OLD Media Moves

BP to pay fine, pleads guilty to charges

November 16, 2012

Posted by Liz Hester

BP Plc agreed to pay a record $4.5 billion fine and plead guilty to federal charges for its handling of the 2010 oil spill at the Deepwater Horizon rig in the Gulf of Mexico.

Frankly, it’s about time somebody admitted wrongdoing when something catastrophic happens. Eleven people died, and it took three months to cap the well.

From the Wall Street Journal:

Under the agreement, BP said it will plead guilty to 11 felony counts of “seaman’s manslaughter” relating to the deaths aboard the drilling rig, admitting that its workers were negligent when they misinterpreted a key well safety test.

The company also will plead guilty to one felony count of obstruction of Congress stemming from false information it gave about the rate that oil was leaking from the well.

In addition to the settlement Thursday, three former BP employees were charged by a federal grand jury with felonies in the incident, two of them for allegedly failing to carry out a critical safety test properly.

Here’s a bit more detail on the fines, charges and what’s next from the New York Times:

While the settlement dispels one dark cloud that has hovered over BP since the spill, others remain. BP is still subject to other claims, including billions of dollars in federal civil claims and claims for damages to natural resources.

In particular, BP noted that the settlement does not resolve what is potentially the largest penalty related to the spill: fines under the Clean Water Act. The potential fine for the spill under the act is $1,100 to $4,300 a barrel spilled. That means the fine could be as much as $21 billion.

In addition to the 11 felonies related to the men killed in the accident, the company agreed to plead guilty to one misdemeanor violation of the Clean Water Act and one misdemeanor violation of the Migratory Bird Treaty Act.

BP also acknowledged that it had provided inaccurate information to the public early on about the rate at which oil was gushing from the well.

The company agreed to plead guilty to one felony count of obstruction of Congress over its statements on that issue. It also agreed to pay a civil penalty of $525 million to the Securities and Exchange Commission, spread over three years, to resolve the agency’s claims that the company made misleading filings to investors about the flow rate.

It’s nice to see executives being held responsible for actions that ultimately result in the deaths of 11 people and the loss of billions of dollars from decrease fishing, tourism and other industries. These men were negligent, and they’re being held accountable for not properly doing their jobs and then for lying about it. Congratulations, Justice Department.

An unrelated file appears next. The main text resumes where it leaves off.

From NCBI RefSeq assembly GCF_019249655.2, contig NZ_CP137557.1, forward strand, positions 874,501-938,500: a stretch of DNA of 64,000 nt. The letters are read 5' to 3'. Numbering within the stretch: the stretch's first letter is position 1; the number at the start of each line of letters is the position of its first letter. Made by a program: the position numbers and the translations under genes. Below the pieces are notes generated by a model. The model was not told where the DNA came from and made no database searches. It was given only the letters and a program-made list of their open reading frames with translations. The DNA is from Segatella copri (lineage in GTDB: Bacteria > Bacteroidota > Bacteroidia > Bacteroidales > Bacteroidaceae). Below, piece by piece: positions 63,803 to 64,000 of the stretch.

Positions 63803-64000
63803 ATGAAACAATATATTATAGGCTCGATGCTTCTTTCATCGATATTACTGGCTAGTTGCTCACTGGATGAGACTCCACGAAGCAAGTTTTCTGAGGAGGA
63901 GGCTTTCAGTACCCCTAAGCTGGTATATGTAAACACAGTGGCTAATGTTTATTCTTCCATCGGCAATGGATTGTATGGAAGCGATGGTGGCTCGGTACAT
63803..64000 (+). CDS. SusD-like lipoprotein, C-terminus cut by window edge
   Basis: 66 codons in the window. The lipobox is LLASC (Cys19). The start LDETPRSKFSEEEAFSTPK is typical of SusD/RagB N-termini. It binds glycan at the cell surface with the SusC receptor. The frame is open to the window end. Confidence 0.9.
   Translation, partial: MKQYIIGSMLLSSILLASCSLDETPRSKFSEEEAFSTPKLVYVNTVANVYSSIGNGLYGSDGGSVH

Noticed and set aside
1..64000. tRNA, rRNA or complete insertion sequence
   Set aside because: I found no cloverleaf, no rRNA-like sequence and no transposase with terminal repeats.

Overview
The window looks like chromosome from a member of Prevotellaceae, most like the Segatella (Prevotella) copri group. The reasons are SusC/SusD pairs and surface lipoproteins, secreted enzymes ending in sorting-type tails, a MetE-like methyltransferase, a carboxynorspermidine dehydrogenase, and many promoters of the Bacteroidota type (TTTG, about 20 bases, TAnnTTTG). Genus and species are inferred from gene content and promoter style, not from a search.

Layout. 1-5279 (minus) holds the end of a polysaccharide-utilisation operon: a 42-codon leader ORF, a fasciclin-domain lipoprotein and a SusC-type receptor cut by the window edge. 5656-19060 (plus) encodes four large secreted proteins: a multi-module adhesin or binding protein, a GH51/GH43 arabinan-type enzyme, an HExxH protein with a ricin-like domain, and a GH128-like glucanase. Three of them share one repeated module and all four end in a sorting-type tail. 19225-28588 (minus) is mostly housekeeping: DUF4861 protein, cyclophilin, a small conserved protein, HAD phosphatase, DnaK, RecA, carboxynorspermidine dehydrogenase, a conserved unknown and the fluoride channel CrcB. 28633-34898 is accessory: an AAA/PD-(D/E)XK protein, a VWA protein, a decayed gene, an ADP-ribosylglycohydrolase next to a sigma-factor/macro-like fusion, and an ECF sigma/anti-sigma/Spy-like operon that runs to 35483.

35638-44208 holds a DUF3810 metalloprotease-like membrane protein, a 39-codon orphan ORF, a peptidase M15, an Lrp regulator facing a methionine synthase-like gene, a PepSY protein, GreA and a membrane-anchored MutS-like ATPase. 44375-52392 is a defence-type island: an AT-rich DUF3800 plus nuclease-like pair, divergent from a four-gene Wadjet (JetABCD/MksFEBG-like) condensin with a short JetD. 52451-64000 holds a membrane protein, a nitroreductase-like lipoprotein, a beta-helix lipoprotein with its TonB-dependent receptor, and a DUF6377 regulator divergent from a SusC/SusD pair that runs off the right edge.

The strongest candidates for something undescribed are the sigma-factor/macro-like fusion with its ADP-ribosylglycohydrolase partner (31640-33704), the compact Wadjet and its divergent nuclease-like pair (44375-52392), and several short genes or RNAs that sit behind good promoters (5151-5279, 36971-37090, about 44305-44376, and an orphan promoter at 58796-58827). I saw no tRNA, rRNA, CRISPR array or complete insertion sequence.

I’m also glad to see the media covering the story with in-depth pieces, not just summarily writing up the news releases. Coverage from the business media included quotes from oil industry experts and analysts, the World Wildlife Fund and other environmental groups, as well as a statement from BP.

Reuters even talked to the lawyers for one of the oil workers:

The lawyers for Bob Kaluza, the BP well manager aboard the rig who faces manslaughter charges, condemned the case against the four-decade oilfield veteran.

“Bob was not an executive or high-level BP official. He was a dedicated rig worker who mourns his fallen co-workers every day,” Shaun Clarke and David Gerger said in a statement.

Kaluza faces two kinds of charges related to the workers’ deaths: Involuntary manslaughter, a broad statute covering individuals whose reckless disregard leads directly to loss of life; and seaman’s manslaughter, reserved for those employed on ships whose misconduct results in death.

It’s never easy to see such widespread destruction to the environment, incomes and families. But I am glad to see the Justice Department holding a company accountable for actions. Now if only it can figure out how to make charges stick to the people at the top since they’re the ones setting the culture. And maybe this will deter other executives from cutting corners. We’re all depending on it.

Subscribe to TBN

Receive updates about new stories in the industry daily or weekly.

Subscribe to TBN

Receive updates about new stories in the industry.